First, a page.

Flight Ops

Flight Ops

Wednesday, October 19, 2016

Fun with Iran: Iran's Single-Handed Battle with "Somali Pirates" goes on and on

While the rest of the world's merchant fleets have enjoyed a respite from Somali pirate attacks ("Sea piracy drops to 21-year low"), Iran's apparently "pirate magnet" merchant shipping continues to suffer - at least according to the fabulistic Iranian media - with reports like this from Iran's Mehr "News" Agency "Navy’s 44th fleet thwarts pirate attacks in Gulf of Aden":
TEHRAN, Oct. 17 (MNA) – Iran’s 44th naval fleet has foiled pirate attacks on two Iranian tankers during days of its presence in the open waters and the Gulf of Aden.
Early on Monday morning, pirates of Gulf of Aden, who mainly come from Somali coasts, sought to carry out a raid and highjack an Iranian merchant ship though they were forced to flee following a heavy exchange of fire by 44th Fleet of Army’s Navy.

On two more occasions, first with eight pirate speedboats at 46 miles to south of Aden and later with thirteen well-equipped boats at 55 miles to south of Yemen, pirates were about to launch an assault on another Iranian vessel but they were forced to retreat when they came under heavy fire from the 44th fleet of the Iranian navy.

Navy’s 44th Fleet, consisting of Alvand and Bushehr logistical destroyers, had left Bushehr to explore uncharted waters on October 05.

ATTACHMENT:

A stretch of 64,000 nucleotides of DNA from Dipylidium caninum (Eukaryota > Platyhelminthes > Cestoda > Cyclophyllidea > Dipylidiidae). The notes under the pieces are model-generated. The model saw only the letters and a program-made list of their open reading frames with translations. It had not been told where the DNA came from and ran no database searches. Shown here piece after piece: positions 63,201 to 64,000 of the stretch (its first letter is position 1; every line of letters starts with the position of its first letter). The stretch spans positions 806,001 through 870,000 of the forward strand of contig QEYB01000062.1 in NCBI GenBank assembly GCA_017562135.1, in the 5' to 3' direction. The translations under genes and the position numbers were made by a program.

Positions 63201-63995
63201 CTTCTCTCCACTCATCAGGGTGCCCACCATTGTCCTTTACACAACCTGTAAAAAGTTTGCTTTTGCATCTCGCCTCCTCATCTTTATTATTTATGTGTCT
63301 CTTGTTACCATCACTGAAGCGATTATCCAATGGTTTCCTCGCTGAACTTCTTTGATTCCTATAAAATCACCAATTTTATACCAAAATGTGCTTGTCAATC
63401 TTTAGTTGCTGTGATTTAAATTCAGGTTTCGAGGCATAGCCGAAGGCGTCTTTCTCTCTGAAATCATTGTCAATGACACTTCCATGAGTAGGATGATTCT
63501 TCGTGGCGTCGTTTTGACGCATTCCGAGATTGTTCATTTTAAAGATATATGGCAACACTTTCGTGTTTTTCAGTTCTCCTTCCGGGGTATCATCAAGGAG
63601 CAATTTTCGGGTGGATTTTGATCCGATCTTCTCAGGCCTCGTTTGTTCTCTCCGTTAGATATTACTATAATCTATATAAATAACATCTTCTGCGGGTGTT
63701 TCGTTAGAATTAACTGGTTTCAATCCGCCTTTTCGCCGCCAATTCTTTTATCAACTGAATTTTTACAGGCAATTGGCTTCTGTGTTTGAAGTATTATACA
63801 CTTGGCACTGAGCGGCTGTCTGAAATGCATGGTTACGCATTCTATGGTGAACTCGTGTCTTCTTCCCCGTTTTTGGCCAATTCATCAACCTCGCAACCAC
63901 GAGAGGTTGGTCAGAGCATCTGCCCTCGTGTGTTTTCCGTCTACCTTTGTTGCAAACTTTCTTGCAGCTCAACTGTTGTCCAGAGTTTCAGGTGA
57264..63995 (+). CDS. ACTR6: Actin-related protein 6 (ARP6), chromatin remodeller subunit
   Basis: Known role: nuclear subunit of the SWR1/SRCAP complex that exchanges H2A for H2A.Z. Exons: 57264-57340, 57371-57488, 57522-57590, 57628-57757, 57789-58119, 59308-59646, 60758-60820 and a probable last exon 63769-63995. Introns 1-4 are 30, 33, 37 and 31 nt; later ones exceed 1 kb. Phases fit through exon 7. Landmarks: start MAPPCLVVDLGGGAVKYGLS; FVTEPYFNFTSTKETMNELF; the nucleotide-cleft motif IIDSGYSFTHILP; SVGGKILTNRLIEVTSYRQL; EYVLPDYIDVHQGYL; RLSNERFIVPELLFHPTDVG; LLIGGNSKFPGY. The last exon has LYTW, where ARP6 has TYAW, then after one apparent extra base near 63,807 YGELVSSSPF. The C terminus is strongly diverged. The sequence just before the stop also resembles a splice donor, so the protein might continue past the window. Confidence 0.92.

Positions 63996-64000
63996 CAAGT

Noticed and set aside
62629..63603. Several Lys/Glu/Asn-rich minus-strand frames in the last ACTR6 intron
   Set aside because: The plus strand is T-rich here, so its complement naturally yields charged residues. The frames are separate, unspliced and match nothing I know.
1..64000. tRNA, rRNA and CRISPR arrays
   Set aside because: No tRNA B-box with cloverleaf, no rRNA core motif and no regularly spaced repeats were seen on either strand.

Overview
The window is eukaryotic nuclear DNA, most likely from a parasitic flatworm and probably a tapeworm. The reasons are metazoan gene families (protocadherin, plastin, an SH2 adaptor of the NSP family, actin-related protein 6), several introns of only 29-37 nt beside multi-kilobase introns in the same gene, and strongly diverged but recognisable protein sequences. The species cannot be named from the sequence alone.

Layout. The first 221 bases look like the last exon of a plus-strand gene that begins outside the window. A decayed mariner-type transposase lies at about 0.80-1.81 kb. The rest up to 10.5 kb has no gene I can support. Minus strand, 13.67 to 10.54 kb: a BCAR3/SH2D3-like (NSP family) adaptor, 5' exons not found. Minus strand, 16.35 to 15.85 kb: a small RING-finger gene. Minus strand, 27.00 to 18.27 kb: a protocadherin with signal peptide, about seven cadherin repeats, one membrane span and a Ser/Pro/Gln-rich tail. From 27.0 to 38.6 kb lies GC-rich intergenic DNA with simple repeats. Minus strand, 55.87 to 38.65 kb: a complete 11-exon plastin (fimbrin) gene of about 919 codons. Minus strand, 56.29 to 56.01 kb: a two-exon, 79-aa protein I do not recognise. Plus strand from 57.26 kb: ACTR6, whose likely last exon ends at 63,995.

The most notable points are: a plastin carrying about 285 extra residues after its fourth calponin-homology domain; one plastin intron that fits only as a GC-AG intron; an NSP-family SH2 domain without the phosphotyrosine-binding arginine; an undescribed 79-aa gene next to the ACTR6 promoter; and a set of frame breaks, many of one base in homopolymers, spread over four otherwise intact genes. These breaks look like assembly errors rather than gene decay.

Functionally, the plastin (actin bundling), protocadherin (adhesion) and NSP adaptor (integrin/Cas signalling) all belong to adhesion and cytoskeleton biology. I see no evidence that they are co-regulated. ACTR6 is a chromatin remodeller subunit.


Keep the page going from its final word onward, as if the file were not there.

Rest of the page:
Good golly, there are enough fabrications in those few paragraphs to sink the Iranian "logistical destroyers" without any assaults by hordes of pirate speedboats.

The "uncharted waters" of the northern Indian Ocean? Really? I guess the thousands of ships plying those waters must be lost and lucky to find there way from one port to another. Good thing they all have GPS to keep them informed of their location or they would have to wait for the Iranian's 44th Fleet (a two-ship "fleet?") to chart those water for them.

Why the Iranians bother with these bogus reports is quite the question, but they do provide some comic relief, so they've got that going for them.

By way of example, let's look at the nice maps provided by our friends at International Maritime Bureau's Live Piracy Map:
2016 to date 

Hmm. Thanks to a number of naval forces and the continuing use of armed guards on merchant ships, there seems to be a remarkable lack of pirate action out there in the northern Indian Ocean, doesn't there?

And, as noted here several times, Iran's "fleet" consists of what most folks would call a "frigate" and a as its companion.

All of this must be meant for internal consumption, because no one else could fall for this nonsense.

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